Because of the likely roles of B cells in the pathogenesis of our patient's autoimmune manifestations, we treated her with RTX. We believe that this treatment enabled us to taper the prednisolone without recurrence of the pulmonary pathology as documented by sustained normalized lung function over 15 months. Vasculitis and arthritis also became less frequent and intense. Moreover, the patient's IgM normalized for the first time, and there were no infectious complications associated with the RTX treatment. Recently, RTX proved effective in one patient with lupus-like nephritis due to complement C1s deficiency (15). These encouraging results from 2 patients with different genetic lesions suggest that RTX may be a useful and safe treatment for the SLE-like manifestations of early classical complement defects.
C2D patients are at increased risk of developing chronic cardiovascular disorders due to immune complex–mediated vasculitis (9). Therefore, B cell depletion may be beneficial in reducing long-term cardiovascular morbidity and mortality. The depletion of B cells by RTX in C1s- and C2-deficient patients also adds to our understanding of its mechanism of action. Clearly, RTX can mediate destruction of B cells in the absence of classical complement activity, suggesting that antibody-dependent cellular cytotoxicity may suffice (15). Taken together, this pediatric patient with C2D-associated SLE illustrates how a primarily inborn defect in innate immunity and its secondary disarrangement of humoral immune responses create diverse immunologic and rheumatologic disease manifestations, namely nonresponsiveness to pneumococcal polysaccharide antigens, dysgammaglobulinemia with elevated IgM but IgG subclass deficiency, autoantibody production, immune complex–mediated LCV, oligoarthritis, and polyclonal B cell activation–associated parenchymal lung disease.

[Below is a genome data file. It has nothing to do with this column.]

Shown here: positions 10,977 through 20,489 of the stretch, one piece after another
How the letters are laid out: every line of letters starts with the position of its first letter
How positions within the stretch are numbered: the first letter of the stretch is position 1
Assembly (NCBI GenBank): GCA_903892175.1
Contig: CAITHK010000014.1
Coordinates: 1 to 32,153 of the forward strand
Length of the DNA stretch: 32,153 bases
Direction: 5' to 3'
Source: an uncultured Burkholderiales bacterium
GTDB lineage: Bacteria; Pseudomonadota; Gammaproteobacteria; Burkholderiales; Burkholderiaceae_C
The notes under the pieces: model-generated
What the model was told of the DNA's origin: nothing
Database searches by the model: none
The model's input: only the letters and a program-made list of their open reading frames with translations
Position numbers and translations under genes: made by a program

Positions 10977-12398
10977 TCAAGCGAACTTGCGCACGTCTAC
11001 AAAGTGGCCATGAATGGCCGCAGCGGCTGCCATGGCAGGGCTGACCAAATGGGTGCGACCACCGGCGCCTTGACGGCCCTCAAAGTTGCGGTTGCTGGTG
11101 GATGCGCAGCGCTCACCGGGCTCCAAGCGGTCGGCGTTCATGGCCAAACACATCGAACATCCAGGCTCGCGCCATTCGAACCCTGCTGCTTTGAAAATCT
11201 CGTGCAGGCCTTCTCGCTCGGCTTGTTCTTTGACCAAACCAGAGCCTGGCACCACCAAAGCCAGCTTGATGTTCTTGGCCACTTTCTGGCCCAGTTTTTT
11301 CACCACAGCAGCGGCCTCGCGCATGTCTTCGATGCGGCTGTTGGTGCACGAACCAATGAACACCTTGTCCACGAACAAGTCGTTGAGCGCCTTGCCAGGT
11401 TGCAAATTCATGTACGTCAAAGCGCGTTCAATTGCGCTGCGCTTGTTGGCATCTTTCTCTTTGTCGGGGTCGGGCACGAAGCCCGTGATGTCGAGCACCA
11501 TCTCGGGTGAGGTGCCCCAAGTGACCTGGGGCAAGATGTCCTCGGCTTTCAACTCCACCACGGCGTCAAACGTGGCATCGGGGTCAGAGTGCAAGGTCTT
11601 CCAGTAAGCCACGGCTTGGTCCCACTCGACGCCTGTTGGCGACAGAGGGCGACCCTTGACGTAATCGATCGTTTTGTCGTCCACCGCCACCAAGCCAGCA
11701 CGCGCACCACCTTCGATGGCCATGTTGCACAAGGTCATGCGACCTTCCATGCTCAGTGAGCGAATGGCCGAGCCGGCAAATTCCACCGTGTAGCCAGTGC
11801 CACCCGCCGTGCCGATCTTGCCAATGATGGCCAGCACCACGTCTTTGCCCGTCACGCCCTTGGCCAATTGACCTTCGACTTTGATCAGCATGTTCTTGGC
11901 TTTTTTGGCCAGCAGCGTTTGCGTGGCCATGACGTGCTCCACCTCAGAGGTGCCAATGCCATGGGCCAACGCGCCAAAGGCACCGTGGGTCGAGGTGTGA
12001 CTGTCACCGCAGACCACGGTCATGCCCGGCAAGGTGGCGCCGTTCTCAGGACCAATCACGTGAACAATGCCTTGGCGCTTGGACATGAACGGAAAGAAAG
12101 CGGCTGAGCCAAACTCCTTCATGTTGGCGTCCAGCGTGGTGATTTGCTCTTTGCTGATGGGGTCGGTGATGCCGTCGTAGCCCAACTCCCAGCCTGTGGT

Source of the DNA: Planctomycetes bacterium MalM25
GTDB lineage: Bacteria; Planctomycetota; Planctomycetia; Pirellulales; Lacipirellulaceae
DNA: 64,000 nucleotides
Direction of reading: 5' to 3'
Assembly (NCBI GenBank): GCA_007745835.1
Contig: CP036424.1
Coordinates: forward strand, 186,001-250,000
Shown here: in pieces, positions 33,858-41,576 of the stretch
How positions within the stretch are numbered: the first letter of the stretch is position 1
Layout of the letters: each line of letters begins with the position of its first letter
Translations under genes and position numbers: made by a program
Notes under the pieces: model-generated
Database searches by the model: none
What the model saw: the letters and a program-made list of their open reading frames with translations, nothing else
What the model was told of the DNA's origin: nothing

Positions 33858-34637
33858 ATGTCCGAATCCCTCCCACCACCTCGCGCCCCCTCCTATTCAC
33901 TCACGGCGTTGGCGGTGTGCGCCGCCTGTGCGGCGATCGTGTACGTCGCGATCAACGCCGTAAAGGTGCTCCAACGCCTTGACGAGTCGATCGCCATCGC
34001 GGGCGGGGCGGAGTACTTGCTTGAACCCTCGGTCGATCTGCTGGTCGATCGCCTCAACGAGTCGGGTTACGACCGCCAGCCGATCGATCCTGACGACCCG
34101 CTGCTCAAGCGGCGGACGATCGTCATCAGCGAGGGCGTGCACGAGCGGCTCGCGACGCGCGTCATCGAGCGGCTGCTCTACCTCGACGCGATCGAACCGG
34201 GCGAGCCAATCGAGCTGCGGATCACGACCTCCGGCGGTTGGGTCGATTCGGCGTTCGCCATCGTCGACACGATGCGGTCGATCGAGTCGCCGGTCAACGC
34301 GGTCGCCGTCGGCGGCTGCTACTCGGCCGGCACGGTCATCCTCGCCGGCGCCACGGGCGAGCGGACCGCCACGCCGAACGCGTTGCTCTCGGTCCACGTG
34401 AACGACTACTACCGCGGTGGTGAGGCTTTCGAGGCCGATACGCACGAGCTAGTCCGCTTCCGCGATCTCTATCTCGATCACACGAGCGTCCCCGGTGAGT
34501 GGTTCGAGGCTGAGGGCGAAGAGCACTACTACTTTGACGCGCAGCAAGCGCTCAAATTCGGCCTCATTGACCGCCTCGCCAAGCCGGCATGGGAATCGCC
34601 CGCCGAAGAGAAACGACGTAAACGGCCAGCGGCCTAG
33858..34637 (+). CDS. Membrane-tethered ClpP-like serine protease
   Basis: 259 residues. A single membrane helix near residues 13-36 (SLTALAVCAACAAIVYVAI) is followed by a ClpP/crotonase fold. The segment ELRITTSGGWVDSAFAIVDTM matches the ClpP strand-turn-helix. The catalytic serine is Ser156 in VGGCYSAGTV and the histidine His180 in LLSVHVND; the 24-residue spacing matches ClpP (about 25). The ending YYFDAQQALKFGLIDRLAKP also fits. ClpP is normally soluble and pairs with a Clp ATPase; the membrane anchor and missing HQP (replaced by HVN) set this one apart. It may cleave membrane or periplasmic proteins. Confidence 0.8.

All authors were involved in drafting the article or revising it critically for important intellectual content, and all authors approved the final version to be submitted for publication. Dr. Hauck had full access to all of the data in the study and takes responsibility for the integrity of the data and the accuracy of the data analysis.
Study conception and design. Hauck, Lee-Kirsch, Aust, Pessler.
Acquisition of data. Hauck, Lee-Kirsch, Aust, Roesler.
Analysis and interpretation of data. Hauck, Lee-Kirsch, Aust, Roesler, Pessler.
The authors would like to thank Drs. Anne Durandy and Capucine Picard for critically reading this manuscript and Dr. Annette Stein for reviewing the patient's skin biopsy and selecting the image shown in Figure 1C.